Fred Cate

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Fred Harrison Cate (born 1963 in McRae, Georgia) is the Vice President for Research at Indiana University[1] and Distinguished Professor and the C. Ben Dutton Professor of Law at Indiana University Maurer School of Law.[2] He is a senior fellow of the Center for Applied Cybersecurity Research.[3] Cate specializes in information privacy and security law issues. He has testified before numerous congressional committees and speaks frequently before professional, industry, and government groups.

On August 1, 2015, he was appointed Vice President for Research at Indiana University, the university's highest research post.[4]

He is a senior policy advisor to the Centre for Information Policy Leadership at Hunton Andrews Kurth LLP and a member of the National Academy of Sciences Forum on Cyber Resilience. Previously, he served as a member of Microsoft's Trustworthy Computing Academic Advisory Board, Intel's Privacy and Security External Advisory Board, the Department of Homeland Security's Data Privacy and Integrity Committee Cybersecurity Subcommittee, the Department of Defense Advanced Research Projects Agency Privacy Oversight Board, the Board of Directors of The Privacy Projects, the Board of Directors of the International Foundation for Online Responsibility, and the Board of Directors of the Kinsey Institute for Research in Sex, Gender and Reproduction.

Professor Cate chaired the National Academy of Sciences Committee on Law Enforcement and Intelligence Access to Plaintext Information in an Era of Widespread Strong Encryption and served as a member of the Committee on Technical and Privacy Dimensions of Information for Terrorism Prevention. He served as counsel to the Department of Defense Technology and Privacy Advisory Committee, reporter for the third report of the Markle Task Force on National Security in the Information Age, and a member of the Federal Trade Commission's Advisory Committee on Online Access and Security. He chaired the International Telecommunication Union's High-Level Experts on Electronic Signatures and Certification Authorities.

He served as the Privacy Editor for the Institute of Electrical and Electronics Engineers' Security & Privacy and is one of the founding editors of the Oxford University Press journal, International Data Privacy Law.[5] He is the author of more than 150 books and articles, including The Internet and the First Amendment,[6] Privacy in the Information Age,[7] and Privacy in Perspective,[8] and he appears frequently in the popular press.[9][10][11]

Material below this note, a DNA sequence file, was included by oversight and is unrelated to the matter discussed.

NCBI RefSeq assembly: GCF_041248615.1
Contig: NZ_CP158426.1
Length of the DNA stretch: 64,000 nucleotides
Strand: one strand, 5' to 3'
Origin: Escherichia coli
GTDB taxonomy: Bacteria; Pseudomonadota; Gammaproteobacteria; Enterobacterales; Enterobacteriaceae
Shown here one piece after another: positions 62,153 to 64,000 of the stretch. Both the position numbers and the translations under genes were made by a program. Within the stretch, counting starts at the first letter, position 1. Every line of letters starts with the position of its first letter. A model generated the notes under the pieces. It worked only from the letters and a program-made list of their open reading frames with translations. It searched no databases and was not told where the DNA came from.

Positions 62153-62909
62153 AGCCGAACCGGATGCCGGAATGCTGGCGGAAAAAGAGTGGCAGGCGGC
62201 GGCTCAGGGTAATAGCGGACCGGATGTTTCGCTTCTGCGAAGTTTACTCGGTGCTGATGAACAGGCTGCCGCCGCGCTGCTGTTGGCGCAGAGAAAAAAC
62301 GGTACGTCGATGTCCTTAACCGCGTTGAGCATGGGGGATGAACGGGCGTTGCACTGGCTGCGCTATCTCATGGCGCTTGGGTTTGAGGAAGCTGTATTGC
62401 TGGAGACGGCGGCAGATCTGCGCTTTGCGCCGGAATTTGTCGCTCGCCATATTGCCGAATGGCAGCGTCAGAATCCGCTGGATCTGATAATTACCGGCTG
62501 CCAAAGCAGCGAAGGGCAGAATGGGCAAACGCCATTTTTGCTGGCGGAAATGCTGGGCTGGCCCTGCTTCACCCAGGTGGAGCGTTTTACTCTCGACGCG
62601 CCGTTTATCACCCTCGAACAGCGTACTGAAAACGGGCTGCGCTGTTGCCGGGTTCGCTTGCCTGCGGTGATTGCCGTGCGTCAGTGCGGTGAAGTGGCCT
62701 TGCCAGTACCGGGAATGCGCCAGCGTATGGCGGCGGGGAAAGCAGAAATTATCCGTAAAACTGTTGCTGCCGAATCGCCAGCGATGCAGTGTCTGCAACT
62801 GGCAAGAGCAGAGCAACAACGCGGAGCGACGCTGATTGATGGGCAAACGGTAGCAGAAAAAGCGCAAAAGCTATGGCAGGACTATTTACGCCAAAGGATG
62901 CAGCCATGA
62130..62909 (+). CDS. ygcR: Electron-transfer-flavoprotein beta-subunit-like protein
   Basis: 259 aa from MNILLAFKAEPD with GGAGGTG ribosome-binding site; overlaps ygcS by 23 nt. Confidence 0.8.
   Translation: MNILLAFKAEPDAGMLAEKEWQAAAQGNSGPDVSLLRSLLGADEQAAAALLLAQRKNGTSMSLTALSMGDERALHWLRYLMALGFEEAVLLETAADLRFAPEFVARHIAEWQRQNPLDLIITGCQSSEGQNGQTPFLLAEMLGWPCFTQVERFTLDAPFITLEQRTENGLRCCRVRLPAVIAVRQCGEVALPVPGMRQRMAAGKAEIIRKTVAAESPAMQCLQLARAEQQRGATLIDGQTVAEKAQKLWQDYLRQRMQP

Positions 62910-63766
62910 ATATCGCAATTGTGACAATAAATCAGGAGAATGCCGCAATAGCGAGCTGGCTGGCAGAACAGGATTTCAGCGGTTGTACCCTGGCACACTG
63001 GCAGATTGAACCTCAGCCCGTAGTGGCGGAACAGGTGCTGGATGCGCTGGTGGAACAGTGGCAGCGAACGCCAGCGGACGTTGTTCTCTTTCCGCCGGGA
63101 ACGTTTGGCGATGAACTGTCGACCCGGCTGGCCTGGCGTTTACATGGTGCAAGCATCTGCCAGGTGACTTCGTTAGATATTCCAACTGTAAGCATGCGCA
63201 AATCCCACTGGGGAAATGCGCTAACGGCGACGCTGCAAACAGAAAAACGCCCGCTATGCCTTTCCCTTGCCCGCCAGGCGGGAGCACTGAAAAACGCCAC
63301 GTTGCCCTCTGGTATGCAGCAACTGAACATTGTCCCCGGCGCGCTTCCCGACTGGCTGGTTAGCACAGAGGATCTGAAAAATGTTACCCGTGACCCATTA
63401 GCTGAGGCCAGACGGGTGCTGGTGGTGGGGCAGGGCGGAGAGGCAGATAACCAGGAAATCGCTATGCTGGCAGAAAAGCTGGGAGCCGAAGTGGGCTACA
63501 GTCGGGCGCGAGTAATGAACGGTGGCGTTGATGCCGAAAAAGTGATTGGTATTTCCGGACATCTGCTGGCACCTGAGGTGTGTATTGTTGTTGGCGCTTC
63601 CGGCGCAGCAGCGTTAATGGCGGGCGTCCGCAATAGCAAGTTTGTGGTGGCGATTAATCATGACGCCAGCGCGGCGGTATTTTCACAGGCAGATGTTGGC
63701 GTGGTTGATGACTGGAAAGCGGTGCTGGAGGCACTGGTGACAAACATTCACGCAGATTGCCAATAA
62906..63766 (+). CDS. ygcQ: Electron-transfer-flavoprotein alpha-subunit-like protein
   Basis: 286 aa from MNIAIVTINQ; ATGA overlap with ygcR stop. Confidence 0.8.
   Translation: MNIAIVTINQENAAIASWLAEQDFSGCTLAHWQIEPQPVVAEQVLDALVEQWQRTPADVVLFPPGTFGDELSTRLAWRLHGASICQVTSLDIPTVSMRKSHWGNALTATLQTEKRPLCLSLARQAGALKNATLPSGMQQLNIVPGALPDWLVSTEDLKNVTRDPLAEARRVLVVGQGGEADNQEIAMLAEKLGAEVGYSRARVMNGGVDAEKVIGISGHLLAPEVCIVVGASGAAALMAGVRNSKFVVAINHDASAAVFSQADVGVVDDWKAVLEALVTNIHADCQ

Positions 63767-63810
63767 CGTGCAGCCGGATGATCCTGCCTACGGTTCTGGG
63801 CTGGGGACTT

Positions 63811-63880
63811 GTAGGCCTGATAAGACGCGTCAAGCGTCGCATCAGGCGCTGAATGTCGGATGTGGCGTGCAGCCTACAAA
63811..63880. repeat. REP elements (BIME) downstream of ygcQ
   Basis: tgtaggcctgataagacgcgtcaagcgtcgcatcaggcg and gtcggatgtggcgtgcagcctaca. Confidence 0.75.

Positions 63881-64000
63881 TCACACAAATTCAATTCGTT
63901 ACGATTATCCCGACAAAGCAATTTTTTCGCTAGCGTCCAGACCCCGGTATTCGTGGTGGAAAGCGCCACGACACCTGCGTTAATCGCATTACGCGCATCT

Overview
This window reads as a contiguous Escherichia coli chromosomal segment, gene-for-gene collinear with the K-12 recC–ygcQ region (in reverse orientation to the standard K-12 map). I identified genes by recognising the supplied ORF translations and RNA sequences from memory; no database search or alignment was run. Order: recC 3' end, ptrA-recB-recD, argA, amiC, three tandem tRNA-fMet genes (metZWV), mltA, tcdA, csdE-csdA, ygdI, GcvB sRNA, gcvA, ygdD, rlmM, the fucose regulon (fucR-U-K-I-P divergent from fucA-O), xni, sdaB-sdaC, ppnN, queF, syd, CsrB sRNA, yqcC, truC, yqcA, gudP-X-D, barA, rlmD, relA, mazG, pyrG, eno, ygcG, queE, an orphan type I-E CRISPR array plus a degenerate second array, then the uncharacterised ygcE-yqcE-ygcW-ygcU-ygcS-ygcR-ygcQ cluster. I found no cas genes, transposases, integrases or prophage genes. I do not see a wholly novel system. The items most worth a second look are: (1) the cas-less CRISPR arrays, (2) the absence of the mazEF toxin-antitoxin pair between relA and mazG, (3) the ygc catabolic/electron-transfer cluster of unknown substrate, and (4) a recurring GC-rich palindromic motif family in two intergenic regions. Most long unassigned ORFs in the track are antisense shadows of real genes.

In October 2017, the Oxford University Press published "Bulk Collection: Systematic Government Access to Private-Sector Data,[12]" which was edited and compiled by Cate and Jim Dempsey, executive director of the Berkeley Center for Law & Technology at the University of California, Berkeley, School of Law.

Professor Cate attended Oxford University and received his J.D. (1987) and his A.B. (1984) with Honors and Distinction from Stanford University. He served as a Senator, Fellow, and President of the Phi Beta Kappa Society, and he is an elected member of the Council on Foreign Relations and the American Law Institute, a fellow of the American Bar Foundation. From 2003-2014, he was director of the IU Center for Applied Cybersecurity Research, and currently serves as senior fellow.


  1. ^ "Fred Cate Named to Indiana University's Top Research Post".
  2. ^ "Fred H. Cate : Faculty and Staff of Indiana University Maurer School of Law".
  3. ^ Khadaroo, Stacy (26 February 2014). "Data breach at Indiana University: Are colleges being targeted?". Christian Science Monitor. Retrieved 6 February 2015.
  4. ^ "Trustees approve IU distinguished law professor Fred Cate for university's top research post : Indiana University Maurer School of Law: Bloomington".
  5. ^ "About".
  6. ^ Cate, Fred H. (1998). The Internet and the First Amendment: Schools and Sexually Explicit Expression. ISBN 0873673980.
  7. ^ Cate, Fred H. (1997). Privacy in the information age. ISBN 0815713150.
  8. ^ Cate, Fred H. (2001). Privacy in Perspective. ISBN 0844741647.
  9. ^ Cardwell, Diane (2014-02-17). "At Newark Airport, the Lights Are On, and They're Watching You". The New York Times.
  10. ^ Abelson, Reed; Goldstein, Matthew (2015-02-05). "Anthem Hacking Points to Security Vulnerability of Health Care Industry". The New York Times.
  11. ^ "Switching to Gmail May Leave Reporters' Sources at Risk".
  12. ^ Bulk Collection: Systematic Government Access to Private-Sector Data. Oxford University Press. 2017-10-20. ISBN 9780190685546.

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